Pettinato moves for new trial on the grounds that the instructions and special verdict form given to the jury were legally erroneous. (Motion at p. 4.) Pettinato argues that the instructions and verdict form only allowed liability under Labor Code § 1102.5 if the jury found that the City “believed” Pettinato had disclosed information, rather than if Pettinato had actually “disclosed” the same. (Motion at p. 7.)
Pettinato submits the declarations of three jurors who testify to confusion regarding Question 2 on the verdict form, which asked the jurors,
Did the City of Los Angeles believe that Sarah Pettinato had disclosed to a person with authority over her that employees of the City of Los Angeles disclosed her confidential medical information without her permission in violation of HIPAA and/or CMIA?
(Motion Exh. 7.) The jurors describe confusion over several aspects of this question, including what is meant by “confidential medical information” and the importance of the City’s “beliefs” concerning Pettinato’s disclosures, including whether the City believed the reports amounted to an actual violation of HIPAA or other statutes. (Motion at p. 11.) Jurors describe the length of the deliberations regarding the question (Herring Decl. ¶ 3; Garay Decl. ¶ 3), their agreement that Pettinato had been retaliated against (Herring Decl. ¶ 3; Head Decl. ¶ 3), and the nature of the jurors’ confusion regarding Question 2. (Head Decl. ¶ 4; Garay Decl. ¶ 5.)
These declarations are inadmissible because they purely reflect “the jurors’ mental processes.” (Guernsey v. City of Salinas (2018) 30 Cal.App.5th 269, 283.)
Upon an inquiry as to the validity of a verdict, any otherwise admissible evidence may be received as to statements made, or conduct, conditions, or events occurring, either within or without the jury room, of such a character as is likely to have influenced the verdict improperly. No evidence is admissible to show the effect of such statement, conduct, condition, or event upon a juror either in influencing him to assent to or dissent from the verdict or concerning the mental processes by which it was determined.
(Evid. Code § 1150, subd. (a).)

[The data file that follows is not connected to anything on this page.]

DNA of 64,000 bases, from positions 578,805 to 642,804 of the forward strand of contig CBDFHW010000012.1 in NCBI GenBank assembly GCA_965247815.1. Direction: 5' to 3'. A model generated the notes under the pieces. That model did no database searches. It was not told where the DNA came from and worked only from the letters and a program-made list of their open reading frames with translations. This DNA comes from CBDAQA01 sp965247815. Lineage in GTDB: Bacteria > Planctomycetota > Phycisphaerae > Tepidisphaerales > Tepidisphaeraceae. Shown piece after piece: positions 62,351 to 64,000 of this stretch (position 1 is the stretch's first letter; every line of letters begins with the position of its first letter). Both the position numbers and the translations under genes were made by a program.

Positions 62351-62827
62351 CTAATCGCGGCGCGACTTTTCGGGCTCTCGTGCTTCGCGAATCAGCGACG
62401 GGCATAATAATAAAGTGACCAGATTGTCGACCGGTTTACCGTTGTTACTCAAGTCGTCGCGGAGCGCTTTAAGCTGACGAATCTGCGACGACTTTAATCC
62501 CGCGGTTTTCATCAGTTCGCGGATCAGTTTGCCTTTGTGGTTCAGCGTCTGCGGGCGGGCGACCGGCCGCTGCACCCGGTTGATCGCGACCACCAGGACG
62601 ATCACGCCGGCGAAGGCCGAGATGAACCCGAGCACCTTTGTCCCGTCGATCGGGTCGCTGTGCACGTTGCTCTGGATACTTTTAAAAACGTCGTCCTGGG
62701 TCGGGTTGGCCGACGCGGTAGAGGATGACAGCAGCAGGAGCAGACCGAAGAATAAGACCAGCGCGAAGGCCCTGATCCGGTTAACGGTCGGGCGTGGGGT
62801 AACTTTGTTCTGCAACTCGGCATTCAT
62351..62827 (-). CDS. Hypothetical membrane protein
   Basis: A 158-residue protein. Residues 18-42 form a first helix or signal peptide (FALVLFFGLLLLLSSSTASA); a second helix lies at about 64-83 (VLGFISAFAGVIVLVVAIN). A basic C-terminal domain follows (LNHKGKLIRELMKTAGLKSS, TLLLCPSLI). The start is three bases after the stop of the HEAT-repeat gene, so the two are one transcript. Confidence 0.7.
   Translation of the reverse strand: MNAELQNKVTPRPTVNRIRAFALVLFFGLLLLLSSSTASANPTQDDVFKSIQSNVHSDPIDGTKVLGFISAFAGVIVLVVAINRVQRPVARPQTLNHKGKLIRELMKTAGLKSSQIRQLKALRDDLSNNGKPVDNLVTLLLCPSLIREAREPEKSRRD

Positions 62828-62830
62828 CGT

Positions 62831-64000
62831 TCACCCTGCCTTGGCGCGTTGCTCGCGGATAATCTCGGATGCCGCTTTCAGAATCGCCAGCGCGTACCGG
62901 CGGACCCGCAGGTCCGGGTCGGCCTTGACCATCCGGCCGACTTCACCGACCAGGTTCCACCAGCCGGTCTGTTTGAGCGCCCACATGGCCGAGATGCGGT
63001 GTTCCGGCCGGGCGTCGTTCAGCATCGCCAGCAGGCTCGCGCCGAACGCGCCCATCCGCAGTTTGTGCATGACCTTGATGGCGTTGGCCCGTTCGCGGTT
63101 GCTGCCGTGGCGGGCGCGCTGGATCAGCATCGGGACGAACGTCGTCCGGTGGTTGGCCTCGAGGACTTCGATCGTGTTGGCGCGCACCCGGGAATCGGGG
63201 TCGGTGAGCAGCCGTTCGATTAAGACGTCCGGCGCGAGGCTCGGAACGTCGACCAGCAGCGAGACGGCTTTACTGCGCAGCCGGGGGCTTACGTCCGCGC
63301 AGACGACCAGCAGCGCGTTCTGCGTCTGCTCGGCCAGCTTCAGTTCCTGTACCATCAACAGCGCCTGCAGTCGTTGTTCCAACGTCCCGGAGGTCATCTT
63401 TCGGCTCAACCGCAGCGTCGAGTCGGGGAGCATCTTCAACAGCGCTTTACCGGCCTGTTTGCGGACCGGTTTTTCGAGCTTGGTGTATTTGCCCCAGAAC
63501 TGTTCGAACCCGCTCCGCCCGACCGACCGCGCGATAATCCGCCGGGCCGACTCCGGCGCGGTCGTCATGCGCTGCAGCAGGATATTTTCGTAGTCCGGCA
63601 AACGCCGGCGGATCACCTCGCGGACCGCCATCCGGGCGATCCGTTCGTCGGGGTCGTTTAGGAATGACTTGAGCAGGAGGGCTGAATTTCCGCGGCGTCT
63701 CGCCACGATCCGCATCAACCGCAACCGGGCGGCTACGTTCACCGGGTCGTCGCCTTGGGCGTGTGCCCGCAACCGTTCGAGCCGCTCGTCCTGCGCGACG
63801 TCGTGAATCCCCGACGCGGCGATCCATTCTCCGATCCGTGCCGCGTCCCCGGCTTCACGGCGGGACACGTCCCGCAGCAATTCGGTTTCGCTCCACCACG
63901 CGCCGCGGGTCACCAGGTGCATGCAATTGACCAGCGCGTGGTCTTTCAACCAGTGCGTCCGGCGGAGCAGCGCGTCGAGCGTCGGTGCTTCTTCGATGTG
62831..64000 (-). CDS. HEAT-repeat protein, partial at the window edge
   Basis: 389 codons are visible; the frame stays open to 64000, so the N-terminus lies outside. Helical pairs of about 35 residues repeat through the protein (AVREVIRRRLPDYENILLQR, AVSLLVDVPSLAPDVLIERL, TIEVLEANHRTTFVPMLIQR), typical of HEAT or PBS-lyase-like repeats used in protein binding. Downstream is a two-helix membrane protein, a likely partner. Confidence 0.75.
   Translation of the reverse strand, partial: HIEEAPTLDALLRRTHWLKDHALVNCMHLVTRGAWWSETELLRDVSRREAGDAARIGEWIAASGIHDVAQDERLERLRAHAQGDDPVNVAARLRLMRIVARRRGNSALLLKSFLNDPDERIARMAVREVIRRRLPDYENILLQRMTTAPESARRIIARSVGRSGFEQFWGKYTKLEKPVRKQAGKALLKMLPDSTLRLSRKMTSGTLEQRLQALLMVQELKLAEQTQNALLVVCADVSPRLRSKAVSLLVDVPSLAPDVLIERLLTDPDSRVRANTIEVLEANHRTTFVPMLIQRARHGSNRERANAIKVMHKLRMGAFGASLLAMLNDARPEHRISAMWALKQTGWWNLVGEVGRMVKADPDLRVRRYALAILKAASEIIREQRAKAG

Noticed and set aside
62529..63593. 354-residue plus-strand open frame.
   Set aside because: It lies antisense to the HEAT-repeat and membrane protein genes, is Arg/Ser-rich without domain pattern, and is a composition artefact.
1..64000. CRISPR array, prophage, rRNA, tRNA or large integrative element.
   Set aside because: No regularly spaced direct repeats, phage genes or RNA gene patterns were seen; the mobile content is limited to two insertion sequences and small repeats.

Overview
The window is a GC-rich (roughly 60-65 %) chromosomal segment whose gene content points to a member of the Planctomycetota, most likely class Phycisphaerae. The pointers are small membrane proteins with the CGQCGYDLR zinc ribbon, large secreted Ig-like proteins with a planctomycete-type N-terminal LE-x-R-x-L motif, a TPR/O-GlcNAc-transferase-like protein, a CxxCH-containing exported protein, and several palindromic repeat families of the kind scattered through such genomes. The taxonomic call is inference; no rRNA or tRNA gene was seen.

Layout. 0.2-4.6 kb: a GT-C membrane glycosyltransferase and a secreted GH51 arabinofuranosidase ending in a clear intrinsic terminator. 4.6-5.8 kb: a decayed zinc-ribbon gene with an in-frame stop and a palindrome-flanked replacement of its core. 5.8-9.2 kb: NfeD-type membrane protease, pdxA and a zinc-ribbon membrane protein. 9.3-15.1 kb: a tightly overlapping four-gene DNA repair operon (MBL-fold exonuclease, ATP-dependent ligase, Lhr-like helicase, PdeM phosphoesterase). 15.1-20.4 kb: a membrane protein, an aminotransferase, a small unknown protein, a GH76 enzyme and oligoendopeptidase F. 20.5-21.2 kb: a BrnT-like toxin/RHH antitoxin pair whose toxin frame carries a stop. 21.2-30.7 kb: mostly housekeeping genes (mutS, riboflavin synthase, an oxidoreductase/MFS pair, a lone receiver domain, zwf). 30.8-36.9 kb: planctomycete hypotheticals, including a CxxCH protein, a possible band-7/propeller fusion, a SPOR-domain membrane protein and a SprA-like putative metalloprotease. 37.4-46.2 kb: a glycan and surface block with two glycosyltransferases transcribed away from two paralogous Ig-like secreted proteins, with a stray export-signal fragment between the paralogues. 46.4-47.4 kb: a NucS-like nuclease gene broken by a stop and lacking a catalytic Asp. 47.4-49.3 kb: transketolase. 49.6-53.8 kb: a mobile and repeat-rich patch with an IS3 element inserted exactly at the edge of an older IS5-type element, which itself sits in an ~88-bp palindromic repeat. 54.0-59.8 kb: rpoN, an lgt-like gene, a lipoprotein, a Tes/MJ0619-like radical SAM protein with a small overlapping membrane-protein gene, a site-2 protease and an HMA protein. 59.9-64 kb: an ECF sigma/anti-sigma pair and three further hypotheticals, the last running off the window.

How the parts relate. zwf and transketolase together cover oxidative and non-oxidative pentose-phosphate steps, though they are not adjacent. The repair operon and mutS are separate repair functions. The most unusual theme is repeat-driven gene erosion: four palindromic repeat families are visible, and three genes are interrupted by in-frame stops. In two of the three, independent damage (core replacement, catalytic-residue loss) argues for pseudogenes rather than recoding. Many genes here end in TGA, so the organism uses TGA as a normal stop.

When a juror in the course of deliberations gives the reasons for his or her vote, the words are simply a verbal reflection of the juror’s mental processes. Consideration of such a statement as evidence of those processes is barred by Evidence Code section 1150. The subjective quality of one juror’s reasoning is not purged by the fact that another juror heard and remembers the verbalization of that reasoning. To hold otherwise would destroy the rule which clearly prohibits the upsetting of a jury verdict by assailing these subjective mental processes. It would also inhibit and restrict the free exchange of ideas during the jury’s deliberations.
The “mental processes” prohibition applies to juror affidavits conveying jurors' statements about their understanding of certain words in instructions. This prohibition also precludes the admission of a statement in a juror affidavit that the polling of the jurors was inconsistent with their actual votes and of statements describing the amount of time that the jury spent discussing an issue.
(Guernsey, supra,30 Cal.App.5th at p. 283, internal quotation marks, citations, and alterations omitted.) There is an exception under Evidence Code § 1150, but only for “a statement that reflects a juror’s reasoning processes if the statement itself amounts to juror misconduct, comparable to an objective fact such as reading a novel during trial, or consulting an outside attorney for advice on law relevant to the case.” (Id. at p. 284, emphasis in original.)
Here, the statements concerning the jurors’ deliberative processes purely concern their subjective confusion of the verdict form and their reasoning thereto. The statements are therefore inadmissible. Pettinato in reply does not contest City’s arguments on this point.